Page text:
‘A Cowboy’s Christmas Prayer’
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On the Road to Forever
November 28, 2012 | 1,006 views | Post a comment
“ ... Aaand they’re off!” Like thoroughbreds exploding from the starting gate, holiday shoppers raced to be first in line for the limited supply, special buys, offered on “Black Friday.” I used to be an alpha perfectionist in everything I did, resulting in finding fault in everything everybody else did, but I never got over the top crazy wanting to fight over a parking space at Walmart. I have been known to wave a few gestures of expression and use some unsavory language while unloading my disgruntled feelings toward a fellow alpha, but it was generally with the windows rolled up and my wife grabbing my arm, pulling it down out of sight. My bark has always been more intrusive than my bite, because I learned very young, when you bite, you generally get bitten. Well anyway, I’ve never gotten involved in the buying frenzy of the holidays, and what I read and hear and see on TV is frightening. It makes no sense to me that people are willing to fight one another, in an exhibition of terror and hate, to purchase an item that they claim will be given to someone in love. Like the insurance commercial running on TV lately says, “The greatest danger we face in this world is other people,” a fact with an abundance of witness. Self-centeredness does not compliment our love for others.
Sometimes it’s a simple life that shows love and gives thanks best. “A Cowboy’s Christmas Prayer” “...I ain’t much good at prayin’, and you may not know me, Lord; I ain’t much seen in churches when they preach thy Holy Word. But you may have observed me, out here on the lonely plains, a lookin’ after cattle, feelin’ thankful when it rains; Admirin’ thy great handiwork, the miracle of grass, aware of thy kind spirit in the way it comes to pass; That hired men on horseback and the livestock that we tend, can look up at the stars at night and know we’ve got a friend. So, here’s ol’ Christmas comin’ on, remindin’ us again, of Him whose comin’ brought good will into the hearts of men. A cowboy ain’t no preacher, Lord, but if you’ll hear my prayer, don’t let no hearts be bitter, Lord; don’t let no child be cold. Make easy beds for them that’s sick, and them that’s weak and old; Let kindness bless the trail we ride, no matter what we’re after; And sort of keep us at your side, in tears as well as laughter. I’m just a sinful cowpoke, Lord, ain’t got no business prayin’, but still I hope you’ll ketch a word, or two of what I’m sayin’. There ain’t no Merry Christmas for nobody that ain’t free, so one thing more I’ll ask you, Lord, just help us what you can, to save some seeds of freedom, for the future sons of man.”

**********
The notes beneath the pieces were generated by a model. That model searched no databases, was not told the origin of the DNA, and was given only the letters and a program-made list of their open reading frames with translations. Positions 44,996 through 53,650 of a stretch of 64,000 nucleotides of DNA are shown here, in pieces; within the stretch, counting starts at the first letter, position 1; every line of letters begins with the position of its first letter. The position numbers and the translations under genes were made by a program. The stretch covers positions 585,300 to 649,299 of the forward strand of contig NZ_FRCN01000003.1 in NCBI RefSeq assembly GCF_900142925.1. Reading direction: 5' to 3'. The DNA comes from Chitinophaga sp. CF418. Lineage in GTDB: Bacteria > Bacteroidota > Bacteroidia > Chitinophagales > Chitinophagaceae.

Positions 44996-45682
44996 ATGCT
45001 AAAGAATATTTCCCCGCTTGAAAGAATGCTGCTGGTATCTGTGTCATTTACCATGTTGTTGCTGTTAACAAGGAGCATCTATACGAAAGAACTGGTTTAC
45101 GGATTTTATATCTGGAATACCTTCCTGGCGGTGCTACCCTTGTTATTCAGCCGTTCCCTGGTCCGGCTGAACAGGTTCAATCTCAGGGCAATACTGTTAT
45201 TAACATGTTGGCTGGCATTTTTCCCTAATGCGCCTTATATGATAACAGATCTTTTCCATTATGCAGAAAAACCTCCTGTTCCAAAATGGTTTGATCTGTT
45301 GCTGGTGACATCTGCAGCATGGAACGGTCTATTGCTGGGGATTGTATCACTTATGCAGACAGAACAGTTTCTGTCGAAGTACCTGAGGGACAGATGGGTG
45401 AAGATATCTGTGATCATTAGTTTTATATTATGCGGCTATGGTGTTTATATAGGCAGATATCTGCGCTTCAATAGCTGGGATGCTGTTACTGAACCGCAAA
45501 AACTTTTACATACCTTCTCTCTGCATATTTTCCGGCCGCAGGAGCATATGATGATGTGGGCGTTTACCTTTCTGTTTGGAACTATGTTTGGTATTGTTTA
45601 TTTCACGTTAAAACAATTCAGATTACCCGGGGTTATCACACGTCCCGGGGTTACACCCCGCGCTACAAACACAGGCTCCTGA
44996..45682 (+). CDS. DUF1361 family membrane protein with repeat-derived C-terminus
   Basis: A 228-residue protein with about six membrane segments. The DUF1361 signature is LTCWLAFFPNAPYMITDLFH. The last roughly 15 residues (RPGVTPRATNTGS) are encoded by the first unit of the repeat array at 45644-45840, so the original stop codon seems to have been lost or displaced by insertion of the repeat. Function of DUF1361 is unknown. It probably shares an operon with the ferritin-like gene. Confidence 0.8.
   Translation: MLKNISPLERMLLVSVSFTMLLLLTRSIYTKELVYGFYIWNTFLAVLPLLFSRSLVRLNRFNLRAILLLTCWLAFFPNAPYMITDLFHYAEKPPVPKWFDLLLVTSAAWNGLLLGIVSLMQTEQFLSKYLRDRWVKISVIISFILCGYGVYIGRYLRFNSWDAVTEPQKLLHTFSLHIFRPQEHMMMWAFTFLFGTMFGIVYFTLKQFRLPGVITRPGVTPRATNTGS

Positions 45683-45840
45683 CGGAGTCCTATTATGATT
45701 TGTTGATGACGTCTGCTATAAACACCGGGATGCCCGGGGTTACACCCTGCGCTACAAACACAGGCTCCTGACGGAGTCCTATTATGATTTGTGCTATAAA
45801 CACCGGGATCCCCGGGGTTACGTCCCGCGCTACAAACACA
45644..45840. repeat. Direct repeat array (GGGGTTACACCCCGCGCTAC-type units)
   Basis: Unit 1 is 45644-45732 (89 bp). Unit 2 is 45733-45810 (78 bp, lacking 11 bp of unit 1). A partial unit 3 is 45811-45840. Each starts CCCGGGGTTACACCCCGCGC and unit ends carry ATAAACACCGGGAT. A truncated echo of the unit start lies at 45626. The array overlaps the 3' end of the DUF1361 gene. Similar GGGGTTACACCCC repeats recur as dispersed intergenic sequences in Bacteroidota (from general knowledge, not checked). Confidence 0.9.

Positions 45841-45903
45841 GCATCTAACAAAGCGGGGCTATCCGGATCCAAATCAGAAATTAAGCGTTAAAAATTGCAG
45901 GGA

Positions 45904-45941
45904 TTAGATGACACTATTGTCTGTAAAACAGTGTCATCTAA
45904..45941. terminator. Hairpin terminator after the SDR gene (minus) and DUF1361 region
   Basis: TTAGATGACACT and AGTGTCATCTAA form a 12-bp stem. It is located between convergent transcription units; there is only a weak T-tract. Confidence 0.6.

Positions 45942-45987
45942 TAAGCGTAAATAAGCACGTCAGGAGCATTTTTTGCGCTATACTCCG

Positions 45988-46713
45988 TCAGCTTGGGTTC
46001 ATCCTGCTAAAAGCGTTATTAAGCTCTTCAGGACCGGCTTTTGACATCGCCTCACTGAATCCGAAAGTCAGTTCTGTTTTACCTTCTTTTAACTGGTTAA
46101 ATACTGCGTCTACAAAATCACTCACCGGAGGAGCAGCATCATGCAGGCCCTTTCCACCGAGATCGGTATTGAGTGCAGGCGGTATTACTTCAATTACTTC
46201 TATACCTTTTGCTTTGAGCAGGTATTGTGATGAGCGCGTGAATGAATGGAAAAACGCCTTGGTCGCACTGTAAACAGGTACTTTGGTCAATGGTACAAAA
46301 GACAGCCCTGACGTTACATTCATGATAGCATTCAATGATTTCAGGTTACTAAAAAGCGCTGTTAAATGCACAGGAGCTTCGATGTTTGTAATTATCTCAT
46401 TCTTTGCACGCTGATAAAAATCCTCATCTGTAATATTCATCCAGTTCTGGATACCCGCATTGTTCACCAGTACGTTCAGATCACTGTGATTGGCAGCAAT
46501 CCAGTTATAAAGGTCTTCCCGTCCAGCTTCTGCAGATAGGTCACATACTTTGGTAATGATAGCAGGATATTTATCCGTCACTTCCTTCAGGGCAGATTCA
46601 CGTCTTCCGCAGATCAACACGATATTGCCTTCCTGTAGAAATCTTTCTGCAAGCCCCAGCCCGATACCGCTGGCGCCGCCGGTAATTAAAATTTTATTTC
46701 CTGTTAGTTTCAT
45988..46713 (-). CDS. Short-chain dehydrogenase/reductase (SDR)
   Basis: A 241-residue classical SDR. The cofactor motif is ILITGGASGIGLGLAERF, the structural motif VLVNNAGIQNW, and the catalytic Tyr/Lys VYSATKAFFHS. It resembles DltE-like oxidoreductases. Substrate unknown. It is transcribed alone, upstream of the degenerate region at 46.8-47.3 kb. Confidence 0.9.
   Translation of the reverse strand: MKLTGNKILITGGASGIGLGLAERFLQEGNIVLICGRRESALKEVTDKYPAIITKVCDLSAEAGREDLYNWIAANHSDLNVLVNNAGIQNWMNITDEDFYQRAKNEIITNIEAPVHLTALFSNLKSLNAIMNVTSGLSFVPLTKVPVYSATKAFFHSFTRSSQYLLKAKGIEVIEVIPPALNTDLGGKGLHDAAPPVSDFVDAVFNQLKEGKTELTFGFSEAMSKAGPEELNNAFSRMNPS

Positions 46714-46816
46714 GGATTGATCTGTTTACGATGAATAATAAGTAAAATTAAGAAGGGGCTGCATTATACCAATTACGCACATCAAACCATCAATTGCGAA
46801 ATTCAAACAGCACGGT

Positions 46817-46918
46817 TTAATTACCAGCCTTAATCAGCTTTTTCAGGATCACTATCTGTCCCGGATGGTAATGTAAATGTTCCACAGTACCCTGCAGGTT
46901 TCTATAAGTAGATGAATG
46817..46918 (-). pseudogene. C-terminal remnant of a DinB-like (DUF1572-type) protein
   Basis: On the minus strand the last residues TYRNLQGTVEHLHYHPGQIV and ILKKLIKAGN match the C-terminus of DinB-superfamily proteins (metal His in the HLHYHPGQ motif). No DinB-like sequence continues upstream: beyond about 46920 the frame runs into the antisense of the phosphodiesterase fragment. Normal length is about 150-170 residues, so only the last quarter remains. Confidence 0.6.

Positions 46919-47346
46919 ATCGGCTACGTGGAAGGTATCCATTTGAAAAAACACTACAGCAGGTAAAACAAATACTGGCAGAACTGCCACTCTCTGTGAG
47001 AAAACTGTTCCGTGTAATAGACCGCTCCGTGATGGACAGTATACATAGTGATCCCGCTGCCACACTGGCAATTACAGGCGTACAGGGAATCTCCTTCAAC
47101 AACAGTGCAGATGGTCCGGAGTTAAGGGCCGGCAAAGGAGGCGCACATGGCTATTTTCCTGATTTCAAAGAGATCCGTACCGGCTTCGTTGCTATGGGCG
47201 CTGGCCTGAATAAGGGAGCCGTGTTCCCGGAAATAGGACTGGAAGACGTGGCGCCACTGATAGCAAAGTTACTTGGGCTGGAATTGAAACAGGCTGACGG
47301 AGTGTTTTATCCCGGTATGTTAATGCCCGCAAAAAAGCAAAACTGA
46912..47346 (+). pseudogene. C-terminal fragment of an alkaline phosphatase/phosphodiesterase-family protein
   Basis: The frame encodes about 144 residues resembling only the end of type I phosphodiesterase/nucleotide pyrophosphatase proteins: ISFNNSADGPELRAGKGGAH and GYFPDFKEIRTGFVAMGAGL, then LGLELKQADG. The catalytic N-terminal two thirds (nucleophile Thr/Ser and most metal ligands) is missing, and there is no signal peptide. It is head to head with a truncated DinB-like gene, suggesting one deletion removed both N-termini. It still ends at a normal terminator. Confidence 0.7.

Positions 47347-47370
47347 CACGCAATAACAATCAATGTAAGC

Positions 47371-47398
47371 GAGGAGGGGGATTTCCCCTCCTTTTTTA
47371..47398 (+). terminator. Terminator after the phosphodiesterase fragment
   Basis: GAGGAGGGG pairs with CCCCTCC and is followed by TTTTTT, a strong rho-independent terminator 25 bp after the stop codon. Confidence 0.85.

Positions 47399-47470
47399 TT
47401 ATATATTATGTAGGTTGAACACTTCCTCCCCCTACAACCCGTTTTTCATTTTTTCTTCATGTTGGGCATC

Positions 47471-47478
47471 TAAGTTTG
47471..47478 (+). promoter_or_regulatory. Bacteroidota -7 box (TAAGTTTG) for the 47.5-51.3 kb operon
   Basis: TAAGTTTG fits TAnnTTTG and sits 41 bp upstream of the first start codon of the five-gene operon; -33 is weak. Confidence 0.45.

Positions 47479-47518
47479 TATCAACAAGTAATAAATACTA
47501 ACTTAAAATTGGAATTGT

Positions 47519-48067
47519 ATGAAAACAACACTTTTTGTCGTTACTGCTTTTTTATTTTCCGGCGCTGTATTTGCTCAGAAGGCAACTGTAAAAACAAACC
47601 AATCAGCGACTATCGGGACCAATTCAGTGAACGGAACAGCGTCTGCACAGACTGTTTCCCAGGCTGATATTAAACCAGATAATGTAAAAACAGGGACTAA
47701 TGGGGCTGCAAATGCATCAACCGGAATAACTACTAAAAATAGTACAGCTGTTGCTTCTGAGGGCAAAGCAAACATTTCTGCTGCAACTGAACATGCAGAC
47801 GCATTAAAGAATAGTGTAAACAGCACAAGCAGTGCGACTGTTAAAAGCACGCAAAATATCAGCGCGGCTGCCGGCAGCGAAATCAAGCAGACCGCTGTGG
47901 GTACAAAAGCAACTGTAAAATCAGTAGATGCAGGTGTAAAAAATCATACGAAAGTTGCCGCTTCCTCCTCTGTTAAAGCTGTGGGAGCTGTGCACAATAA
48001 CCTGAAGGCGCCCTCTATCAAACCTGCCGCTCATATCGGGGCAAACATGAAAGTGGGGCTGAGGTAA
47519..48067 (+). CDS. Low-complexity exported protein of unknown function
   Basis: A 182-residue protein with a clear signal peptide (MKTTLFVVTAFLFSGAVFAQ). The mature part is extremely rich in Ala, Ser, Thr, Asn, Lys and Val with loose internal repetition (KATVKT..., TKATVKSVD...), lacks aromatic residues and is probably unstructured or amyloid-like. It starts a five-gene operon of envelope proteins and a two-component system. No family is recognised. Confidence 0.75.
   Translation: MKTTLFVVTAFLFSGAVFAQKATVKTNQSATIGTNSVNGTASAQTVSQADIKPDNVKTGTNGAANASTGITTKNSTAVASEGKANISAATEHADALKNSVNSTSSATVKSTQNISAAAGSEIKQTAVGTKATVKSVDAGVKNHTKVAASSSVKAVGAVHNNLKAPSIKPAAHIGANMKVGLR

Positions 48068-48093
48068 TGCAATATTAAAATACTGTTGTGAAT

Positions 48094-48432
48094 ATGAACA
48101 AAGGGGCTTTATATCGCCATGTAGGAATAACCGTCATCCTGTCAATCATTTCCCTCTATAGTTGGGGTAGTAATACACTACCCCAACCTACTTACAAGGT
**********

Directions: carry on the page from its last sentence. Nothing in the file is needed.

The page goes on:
[3 John 9-10] In John’s letter to Gaius, he writes there is a man in the church there named Diotrephes, who is refusing to welcome God’s messengers. “... Diotrephes, who loves to be first, will have nothing to do with us” (the Apostles). He is “ ... gossiping maliciously about us. Not satisfied with that, he refuses to welcome the brothers. He also stops those who want to do so and puts them out of the church.” Being first and always having your own way is very damaging to the spirit of others. “Do not put out the Spirit’s fire ...” (1 Thessalonians 5: 12-19). Don’t be spoilin’ God’s party.
[Luke 17: 11-19] Ten men with leprosy met Jesus on the road and begged him to have pity on them. As they did what Jesus instructed to do, they were healed. One out of the ten men returned to thank Jesus for his healing. God has given us His Son, yet in our “celebration,” we put ourselves first, and fail to give thanks for the greatest of gifts.